Returning to camp, we found an unpleasant surprise. The two who had not come with us to hunt crab (an American and the Belgian) were sitting by the fire, eating hot beef stew out of cans. They looked a little guilty as we approached with the still-clawing spoils of our hunt.

“I thought we agreed to not bring any food other than one kilo of rice per person?” we asked, confronting them.

“Well,” spoke up the Belgian, “We decided we didn’t want to do that, since our parents didn’t think it was wise, so we brought ourselves some food.”

The rest of us were hardly satisfied by this response, and somehow felt this would be a damper on the whole trip. But what was to be done? Frowning, some got to work boiling rice and others tore off crab legs to be boiled in a separate pot.

The end result of the crab boil left much to be desired. The legs were so small that it took quite a long time to finagle the meat out of the little armored appendages. And then once it was in your mouth it wasn’t even enough to chew. Still, it had good flavor. However, our appetites passed long before we had even a portion of what we’d normally eat. When we were finished we sat around a pile of mangled crab parts, shooting glances at our two renegade friends who were now eating chocolate bars and drinking tea, looking very satisfied that that they had made the right decision. This might be a long week, we thought to ourselves. Still, it was only the beginning, and we had barely begun to explore our various food options on what we were sure was an island of plenty.

We had a decent night’s sleep and woke up, as planned, to go watch the sunrise on the back side of the island. This morning practice became one of my favorite parts of the trip. Every morning we would all manage to roll out of our hammocks just a few minutes before the sun came up. We would then shuffle through the small palm forest to the ocean-facing side of the island, and watch the sun come up out of the Pacific ocean. The wind seemed to pick up and shift as the hint of a red disk crept out, becoming an orange orb just barely kissing the horizon. Then it launched up into the sky, growing smaller with increased height, brighter and more yellow. We never spoke while we sat and watched this island sunrise. There seemed no need to.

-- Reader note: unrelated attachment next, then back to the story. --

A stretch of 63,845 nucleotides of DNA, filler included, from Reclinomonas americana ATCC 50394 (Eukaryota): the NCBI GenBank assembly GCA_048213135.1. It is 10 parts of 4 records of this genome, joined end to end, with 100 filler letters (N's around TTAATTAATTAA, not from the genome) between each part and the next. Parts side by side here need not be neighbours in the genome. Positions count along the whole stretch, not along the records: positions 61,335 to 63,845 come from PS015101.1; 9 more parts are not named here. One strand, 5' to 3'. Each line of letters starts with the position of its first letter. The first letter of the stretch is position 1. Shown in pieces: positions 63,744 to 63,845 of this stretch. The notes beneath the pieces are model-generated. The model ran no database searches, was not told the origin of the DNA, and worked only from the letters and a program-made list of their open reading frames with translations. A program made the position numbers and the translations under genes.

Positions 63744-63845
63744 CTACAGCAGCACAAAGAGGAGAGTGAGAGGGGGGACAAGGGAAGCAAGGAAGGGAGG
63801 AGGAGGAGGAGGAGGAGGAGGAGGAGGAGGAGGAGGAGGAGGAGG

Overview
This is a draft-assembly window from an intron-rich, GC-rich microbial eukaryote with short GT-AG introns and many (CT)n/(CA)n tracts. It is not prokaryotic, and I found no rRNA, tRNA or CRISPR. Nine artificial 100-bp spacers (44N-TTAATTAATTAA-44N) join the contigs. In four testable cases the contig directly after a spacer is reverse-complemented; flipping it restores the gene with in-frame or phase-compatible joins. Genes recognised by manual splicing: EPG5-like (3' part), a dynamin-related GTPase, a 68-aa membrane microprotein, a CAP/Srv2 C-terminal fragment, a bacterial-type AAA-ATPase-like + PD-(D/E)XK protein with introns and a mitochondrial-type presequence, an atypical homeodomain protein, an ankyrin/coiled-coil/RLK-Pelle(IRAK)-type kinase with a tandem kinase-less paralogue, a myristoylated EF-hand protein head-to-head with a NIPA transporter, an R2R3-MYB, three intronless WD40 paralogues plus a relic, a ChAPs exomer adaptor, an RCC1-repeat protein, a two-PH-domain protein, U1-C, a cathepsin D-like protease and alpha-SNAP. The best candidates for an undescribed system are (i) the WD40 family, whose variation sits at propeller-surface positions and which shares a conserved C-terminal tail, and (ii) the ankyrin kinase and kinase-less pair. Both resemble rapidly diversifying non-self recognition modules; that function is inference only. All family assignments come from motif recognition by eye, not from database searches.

After this, we would split up with our Bibles and find secluded places around the island to read and pray. I picked the fat trunk of a tree that grew out horizontally over the water before it arched up into a crown of broad and glossy green leaves. The trunk was huge, wide enough for me to sit comfortably cross-legged on it. It faced East, so I could continue watching the sunrise as I read my Bible, prayed, and chewed on the day’s devotional from My Utmost For His Highest. As far as idyllic places to have a quiet time, I don’t think I’ve ever found one that tops that tree leaning out over the waves, stretching out toward the morning sun.

Breakfast, however, was an increasingly sad affair as the trip went on. There was cold leftover rice, perhaps some cold crab meat if you could be bothered to pick at the shells, but not much else – at least until we scored some coconuts. Green coconuts, the ones still on the tree, are not good for eating. They are good for drinking, if you fancy some clear warm liquid that tastes somewhat fermented, mildly sweet with just a hint of old sock. But at this drinking stage the coconut flesh is mushy and not ready to eat. No, the good coconuts for eating are those that fall from the tree and hit the forest floor with a thud.